After a brief but tumultuous term comprised of funding freezes; an ignored House subpoena and criticism from Democrats and Republicans; the CEO of the U.S. Agency for Global Media resigned at President Biden’s request on Jan. 20.
Michael Pack, a Trump-appointed conservative documentary filmmaker, became the head of the agency last June. The agency, which operates independently from the U.S. government, oversees five different entities that include Voice of America, broadcasting platforms and the Open Technology Fund. This fund is an independent non-profit organization that focuses on advancing global internet freedom by providing internet access, digital privacy tutorials and security tools like Signal and Tor.
Biden named Kelu Chao, a VOA veteran journalist, as Pack’s replacement. A permanent CEO must be confirmed by the Senate.
Pack’s resignation came days after he named a new board of directors for the Radio Free Europe/Radio Liberty, Radio Free Asia and Middle East Broadcasting Networks. The agency on Jan. 24 announced the replacement of this board.
“I have great faith in these leaders in ensuring the highest standards of independent, objective, and professional journalism,” wrote Chao in a press release.
Pack’s former board of directors included Jonathan Alexandre, who works as senior counsel for the governmental affairs division of the Liberty Counsel, an anti-LGBTQ legal organization. Other former board members that Pack appointed included conservative talk radio host Blanquita Cullum and pro-Trump filmmaker Amanda Milius.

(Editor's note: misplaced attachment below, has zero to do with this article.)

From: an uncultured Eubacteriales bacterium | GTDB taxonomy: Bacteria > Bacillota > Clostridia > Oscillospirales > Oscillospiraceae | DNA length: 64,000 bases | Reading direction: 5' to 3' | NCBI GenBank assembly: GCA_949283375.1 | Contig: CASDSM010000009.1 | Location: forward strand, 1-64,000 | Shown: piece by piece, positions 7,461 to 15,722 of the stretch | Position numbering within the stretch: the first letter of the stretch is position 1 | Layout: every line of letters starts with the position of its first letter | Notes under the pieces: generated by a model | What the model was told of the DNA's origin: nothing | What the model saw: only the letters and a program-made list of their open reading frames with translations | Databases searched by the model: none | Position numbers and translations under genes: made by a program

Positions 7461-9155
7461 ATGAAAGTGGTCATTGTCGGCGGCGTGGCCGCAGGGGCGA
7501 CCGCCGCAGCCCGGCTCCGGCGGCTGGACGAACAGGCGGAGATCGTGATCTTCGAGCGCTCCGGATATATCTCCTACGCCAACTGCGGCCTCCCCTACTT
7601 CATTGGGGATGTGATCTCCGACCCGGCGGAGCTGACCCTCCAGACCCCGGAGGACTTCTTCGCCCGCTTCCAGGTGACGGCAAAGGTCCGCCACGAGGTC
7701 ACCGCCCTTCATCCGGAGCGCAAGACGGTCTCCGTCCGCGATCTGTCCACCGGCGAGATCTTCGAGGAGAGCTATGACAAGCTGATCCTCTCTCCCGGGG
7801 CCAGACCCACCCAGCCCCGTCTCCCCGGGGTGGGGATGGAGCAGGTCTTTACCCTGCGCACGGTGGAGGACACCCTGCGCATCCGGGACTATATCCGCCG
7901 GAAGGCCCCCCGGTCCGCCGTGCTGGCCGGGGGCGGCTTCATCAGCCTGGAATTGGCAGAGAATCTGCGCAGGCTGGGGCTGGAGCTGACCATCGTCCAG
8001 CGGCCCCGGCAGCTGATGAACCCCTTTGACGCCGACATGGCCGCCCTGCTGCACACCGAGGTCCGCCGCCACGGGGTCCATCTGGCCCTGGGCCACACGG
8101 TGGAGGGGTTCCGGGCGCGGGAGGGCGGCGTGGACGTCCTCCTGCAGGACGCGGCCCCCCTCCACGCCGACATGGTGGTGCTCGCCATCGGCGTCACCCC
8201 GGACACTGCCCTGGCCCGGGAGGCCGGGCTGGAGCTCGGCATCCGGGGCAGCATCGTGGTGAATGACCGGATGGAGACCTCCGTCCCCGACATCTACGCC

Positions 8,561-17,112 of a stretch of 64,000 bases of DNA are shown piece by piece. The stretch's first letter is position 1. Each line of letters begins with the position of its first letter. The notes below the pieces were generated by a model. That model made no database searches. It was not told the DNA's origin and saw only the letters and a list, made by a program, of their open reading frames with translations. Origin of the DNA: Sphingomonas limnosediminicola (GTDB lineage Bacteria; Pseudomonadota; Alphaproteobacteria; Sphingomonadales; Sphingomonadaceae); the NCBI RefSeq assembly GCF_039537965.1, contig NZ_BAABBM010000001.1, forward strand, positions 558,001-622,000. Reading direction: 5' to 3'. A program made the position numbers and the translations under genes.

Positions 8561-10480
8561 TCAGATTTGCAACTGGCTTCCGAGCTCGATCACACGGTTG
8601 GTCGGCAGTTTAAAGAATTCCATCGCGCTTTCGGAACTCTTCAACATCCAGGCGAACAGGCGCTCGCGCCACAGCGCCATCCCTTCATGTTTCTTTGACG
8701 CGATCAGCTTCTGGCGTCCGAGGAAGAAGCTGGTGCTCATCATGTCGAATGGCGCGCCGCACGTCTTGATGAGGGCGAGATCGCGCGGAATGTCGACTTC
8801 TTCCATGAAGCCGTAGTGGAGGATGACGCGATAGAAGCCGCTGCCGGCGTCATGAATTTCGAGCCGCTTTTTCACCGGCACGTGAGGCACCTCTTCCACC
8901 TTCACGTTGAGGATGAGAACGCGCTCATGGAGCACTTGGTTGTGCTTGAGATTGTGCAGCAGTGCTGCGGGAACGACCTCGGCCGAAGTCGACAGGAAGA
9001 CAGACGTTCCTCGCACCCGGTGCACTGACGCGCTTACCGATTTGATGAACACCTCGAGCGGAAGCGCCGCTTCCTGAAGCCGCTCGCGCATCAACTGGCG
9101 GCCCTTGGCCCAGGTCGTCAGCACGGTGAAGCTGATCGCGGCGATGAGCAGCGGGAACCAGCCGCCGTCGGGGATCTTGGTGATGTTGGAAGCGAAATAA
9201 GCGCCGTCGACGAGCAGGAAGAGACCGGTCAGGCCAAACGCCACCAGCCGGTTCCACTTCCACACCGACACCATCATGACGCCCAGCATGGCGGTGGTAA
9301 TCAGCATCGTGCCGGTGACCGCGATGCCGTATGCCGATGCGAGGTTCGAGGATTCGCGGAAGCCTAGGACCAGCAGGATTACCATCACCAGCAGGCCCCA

Chao also fired Middle East Broadcasting Network director Victoria Coates, Radio Free Asia chief Stephen Yates and Radio Free Europe head Ted Lipien last week. The firings of Coates, Yates and Lipien swiftly followed their appointments by Pack in December. Chao has reappointed several individuals initially fired by Pack in June, as well.
Pack’s resignation has been met with positive feedback on both sides of the aisle.
New York Congressman Gregory Meeks, who chairs the House Foreign Affairs Committee, and Texas Congressman Michael McCaul, the ranking Republican, released a joint statement on Monday applauding Chao for her decision on the leadership changes.
“Ms. Chao was well within her authority to remove these individuals who, by law, ‘serve at the pleasure of and may be named by’ the acting CEO,” the press release reads. “We look forward to working together, on a bipartisan basis, to help Ms. Chao restore USAGM and ensure that all of its activities, as the law requires, are ‘conducted in accordance with the highest professional standards of broadcast journalism.’”
Jillian York, the director for international freedom of expression with the Electronic Frontier Foundation who is a member of the Open Technology Fund’s Advisory Council, said Pack’s leadership at the agency was “disastrous.”
Pack began his tenure by firing then-Open Technology Fund CEO Libby Liu after she announced her resignation with hopes of finishing the rest of her term. He also fired the fund’s former president, Laura Cunningham, along with the heads of Radio Free Europe, Radio Free Asia and the Office of Cuba Broadcasting two weeks after his appointment.
Pack also withheld congressionally-approved funds from the organization.